Republican senators heading to their home states for the long Memorial Day weekend have been urged by party leaders to promote the proposed U.S. constitutional amendment backed by President Bush that would ban same-sex marriage forever. Some say the move breathes new life into the controversial topic less than six months before the November elections, according to a report by the congressional newspaper Roll Call. Senate Republican Conference chairman Rick Santorum of Pennsylvania admitted that supporters of the ban don't have the 67 votes needed to send the measure to the states for ratification. But he vowed to force a vote on the issue before the election in order to compel senators to take a position on the issue. "I intend to work very hard to get a vote," Santorum told Roll Call. "I have made it clear that is my desire, and I believe the Senate should go on the record."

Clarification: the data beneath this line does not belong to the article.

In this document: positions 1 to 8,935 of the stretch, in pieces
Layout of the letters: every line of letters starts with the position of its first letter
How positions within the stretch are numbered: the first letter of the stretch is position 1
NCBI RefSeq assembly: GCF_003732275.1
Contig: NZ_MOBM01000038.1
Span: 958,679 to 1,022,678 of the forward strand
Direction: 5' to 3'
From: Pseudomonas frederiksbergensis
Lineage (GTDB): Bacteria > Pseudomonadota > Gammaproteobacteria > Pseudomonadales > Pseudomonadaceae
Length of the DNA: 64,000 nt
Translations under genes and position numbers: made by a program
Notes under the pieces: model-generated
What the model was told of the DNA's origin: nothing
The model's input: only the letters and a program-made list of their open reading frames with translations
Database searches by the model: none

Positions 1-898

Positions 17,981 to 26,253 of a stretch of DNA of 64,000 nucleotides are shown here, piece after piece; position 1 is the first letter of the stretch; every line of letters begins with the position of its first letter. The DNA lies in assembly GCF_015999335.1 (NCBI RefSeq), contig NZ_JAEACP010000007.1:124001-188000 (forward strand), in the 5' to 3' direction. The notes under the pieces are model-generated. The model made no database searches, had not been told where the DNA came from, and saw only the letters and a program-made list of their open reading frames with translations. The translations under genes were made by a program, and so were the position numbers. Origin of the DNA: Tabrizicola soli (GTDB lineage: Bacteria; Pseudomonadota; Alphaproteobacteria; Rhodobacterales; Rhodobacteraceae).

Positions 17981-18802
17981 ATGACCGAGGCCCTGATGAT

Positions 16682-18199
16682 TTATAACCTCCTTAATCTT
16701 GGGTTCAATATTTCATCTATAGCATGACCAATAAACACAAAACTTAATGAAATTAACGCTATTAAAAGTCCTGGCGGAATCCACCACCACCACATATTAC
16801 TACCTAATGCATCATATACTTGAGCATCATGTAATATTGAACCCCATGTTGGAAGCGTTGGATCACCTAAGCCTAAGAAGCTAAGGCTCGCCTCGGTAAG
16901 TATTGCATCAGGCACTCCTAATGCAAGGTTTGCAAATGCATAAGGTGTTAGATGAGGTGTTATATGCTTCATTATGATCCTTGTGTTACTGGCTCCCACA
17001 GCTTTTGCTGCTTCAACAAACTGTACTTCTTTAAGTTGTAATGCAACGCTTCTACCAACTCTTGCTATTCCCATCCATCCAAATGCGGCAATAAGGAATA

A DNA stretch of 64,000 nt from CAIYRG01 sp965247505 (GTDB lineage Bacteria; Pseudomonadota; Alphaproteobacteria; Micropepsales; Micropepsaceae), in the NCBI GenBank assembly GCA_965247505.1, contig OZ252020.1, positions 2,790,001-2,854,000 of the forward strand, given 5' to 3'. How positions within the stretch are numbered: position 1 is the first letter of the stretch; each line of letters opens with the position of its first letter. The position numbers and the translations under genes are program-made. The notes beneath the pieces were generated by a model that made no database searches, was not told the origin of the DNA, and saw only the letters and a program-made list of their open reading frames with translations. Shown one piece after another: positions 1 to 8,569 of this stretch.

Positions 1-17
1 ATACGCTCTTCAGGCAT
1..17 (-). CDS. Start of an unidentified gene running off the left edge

Republican senators were issued talking points on the subject twice last week, first as part of the GOP's weekly message plan on Tuesday and later in a Memorial Day recess packet that also emphasized other issues such as the economy and the Iraq war. "This is a national crisis that requires a national response, a federal constitutional amendment," reads one of the talking points contained in both packets. In addition to nine bullet points on same-sex marriage, the GOP memo also includes the "Top Five Reasons to Defend Marriage." Reason number 3 states, "Redefining marriage sends a terrible message to the next generation: Alternative family forms are just as good as traditional families, and children don't need mothers and fathers."
The Senate and House have held hearings on the subject, and while GOP leaders mostly support a ban on gay marriage, the timing of a vote on a constitutional amendment remains unclear in both chambers, according to Roll Call. Senate majority leader Bill Frist (R-Tenn.) said that a "constitutional amendment...is consistent with the values of the United States of America," but he would not commit to a specific date for a vote. A spokesman for House majority leader Tom DeLay (R-Tex.) also would not offer a fixed date when the legislation would come up for a House vote. "We are not at a point yet where a consensus is clear," said Jonathan Grella, a DeLay spokesman. "It is hard to speculate when the right time would be."